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    fishball, most people will not do the research. To me, that means the panda prices will be affected as many people will just avoid them. You can see the affect of the "fake Chinese" syndrome now on a lot of US stock listings for Chinese based companies. I had stopped buying pandas even before the large increase in mintage. When I saw the posts last year about people from China contacting SS members to offer fake NGC slabs, I put 2 & 2 together and got fake slabbed pandas. Brilliant idea actually. The fakes will be much harder to detect in the slabs and the selling prices will be higher. Win-win for the criminals.
     
  5. fishball

    fishball New Member Silver Stacker

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    The only 'research' I've ever done is look at the price and look at seller's reputation/feedback then I put 2+2 together and it becomes obvious if they are selling fakes. So far it's worked 100%. If 'most people' are too stupid to do this, then they will most likely buy German Silver or other 999 mills crap but I don't see that affecting prices of Silver bars.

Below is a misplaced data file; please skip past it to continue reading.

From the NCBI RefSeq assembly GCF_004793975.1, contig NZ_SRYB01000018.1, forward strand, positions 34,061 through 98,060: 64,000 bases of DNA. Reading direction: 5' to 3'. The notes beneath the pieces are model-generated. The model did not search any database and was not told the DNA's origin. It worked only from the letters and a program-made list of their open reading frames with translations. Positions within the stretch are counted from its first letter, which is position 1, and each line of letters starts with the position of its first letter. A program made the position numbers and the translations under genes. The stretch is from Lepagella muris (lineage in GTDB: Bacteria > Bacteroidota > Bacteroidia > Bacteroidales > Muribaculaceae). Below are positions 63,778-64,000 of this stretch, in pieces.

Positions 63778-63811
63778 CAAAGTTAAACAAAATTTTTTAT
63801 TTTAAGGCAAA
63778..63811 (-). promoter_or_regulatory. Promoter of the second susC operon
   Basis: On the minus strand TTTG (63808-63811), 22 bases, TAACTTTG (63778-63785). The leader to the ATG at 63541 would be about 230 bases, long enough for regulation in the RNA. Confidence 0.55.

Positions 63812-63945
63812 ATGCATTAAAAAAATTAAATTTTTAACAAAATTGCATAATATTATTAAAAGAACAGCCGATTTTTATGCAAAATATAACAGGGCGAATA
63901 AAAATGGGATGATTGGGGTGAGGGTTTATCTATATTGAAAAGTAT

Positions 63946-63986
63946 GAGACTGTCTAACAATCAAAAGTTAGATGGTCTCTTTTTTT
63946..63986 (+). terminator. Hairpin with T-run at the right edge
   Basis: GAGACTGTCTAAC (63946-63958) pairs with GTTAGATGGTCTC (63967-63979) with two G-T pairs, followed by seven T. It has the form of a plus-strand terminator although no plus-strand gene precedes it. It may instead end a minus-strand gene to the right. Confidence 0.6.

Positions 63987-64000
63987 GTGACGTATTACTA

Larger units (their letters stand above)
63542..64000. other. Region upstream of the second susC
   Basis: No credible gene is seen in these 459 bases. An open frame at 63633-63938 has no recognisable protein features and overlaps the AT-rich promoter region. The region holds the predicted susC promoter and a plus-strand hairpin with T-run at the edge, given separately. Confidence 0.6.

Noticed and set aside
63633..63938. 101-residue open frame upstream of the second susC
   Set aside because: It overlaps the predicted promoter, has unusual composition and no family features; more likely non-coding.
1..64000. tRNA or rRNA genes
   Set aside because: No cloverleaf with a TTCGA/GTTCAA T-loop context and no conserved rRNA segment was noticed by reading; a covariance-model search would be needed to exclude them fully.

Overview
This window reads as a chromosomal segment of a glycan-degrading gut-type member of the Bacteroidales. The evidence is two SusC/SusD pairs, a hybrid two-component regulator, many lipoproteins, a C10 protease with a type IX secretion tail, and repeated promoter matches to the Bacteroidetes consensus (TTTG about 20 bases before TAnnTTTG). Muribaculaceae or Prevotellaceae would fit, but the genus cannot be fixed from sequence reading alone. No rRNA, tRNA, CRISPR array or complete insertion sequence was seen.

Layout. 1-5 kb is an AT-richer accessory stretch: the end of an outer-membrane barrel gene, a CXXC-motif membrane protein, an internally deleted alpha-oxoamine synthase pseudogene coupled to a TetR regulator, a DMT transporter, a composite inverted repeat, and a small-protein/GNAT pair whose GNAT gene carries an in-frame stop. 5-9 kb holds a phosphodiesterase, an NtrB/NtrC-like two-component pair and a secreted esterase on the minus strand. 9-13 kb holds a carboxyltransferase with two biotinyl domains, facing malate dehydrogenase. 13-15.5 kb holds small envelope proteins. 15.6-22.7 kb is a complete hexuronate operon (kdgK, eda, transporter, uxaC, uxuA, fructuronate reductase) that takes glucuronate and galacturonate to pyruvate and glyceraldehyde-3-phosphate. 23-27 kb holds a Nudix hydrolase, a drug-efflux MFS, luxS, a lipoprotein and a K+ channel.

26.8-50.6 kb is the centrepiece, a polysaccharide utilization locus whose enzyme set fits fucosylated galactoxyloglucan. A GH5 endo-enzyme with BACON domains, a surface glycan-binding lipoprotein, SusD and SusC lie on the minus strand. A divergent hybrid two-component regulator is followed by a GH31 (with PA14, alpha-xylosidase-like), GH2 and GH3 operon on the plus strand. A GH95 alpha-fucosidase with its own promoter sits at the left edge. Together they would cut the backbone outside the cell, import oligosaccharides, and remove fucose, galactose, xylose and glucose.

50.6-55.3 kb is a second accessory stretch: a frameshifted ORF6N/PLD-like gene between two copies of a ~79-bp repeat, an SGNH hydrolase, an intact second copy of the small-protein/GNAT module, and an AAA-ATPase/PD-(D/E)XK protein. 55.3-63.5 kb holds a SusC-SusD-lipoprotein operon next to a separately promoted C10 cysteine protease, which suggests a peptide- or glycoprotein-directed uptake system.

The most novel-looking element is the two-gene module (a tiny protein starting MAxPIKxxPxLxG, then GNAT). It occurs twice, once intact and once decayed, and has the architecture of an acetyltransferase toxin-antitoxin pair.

There are fake coins out there surely, but I don't think the value of the legit coins will be affected. Check out the prices on the 1984 Pagoda set and you will see what I mean.

    If you are buying 2010/2011 pandas it's pretty safe if you exercise common sense, there are less fakes around for newer years because the majority of the fakes are the high priced items such as 2000 frosted/mirrored pandas.

    Anyway, Sinophobia is a common thing among people and their sentiment of 'fake Chinese stuff' is never going to change. Doesn't mean that everything from China is a poor investment though and honestly couldn't care less about "most people" since I wouldn't be selling my super rare Pandas to some pleb on the street.

    I think ^^^ is something most bullion stackers don't understand. Basically there is no shortage of informed buyers (numismatic "stackers") out there for Pandas and other Chinese coinage.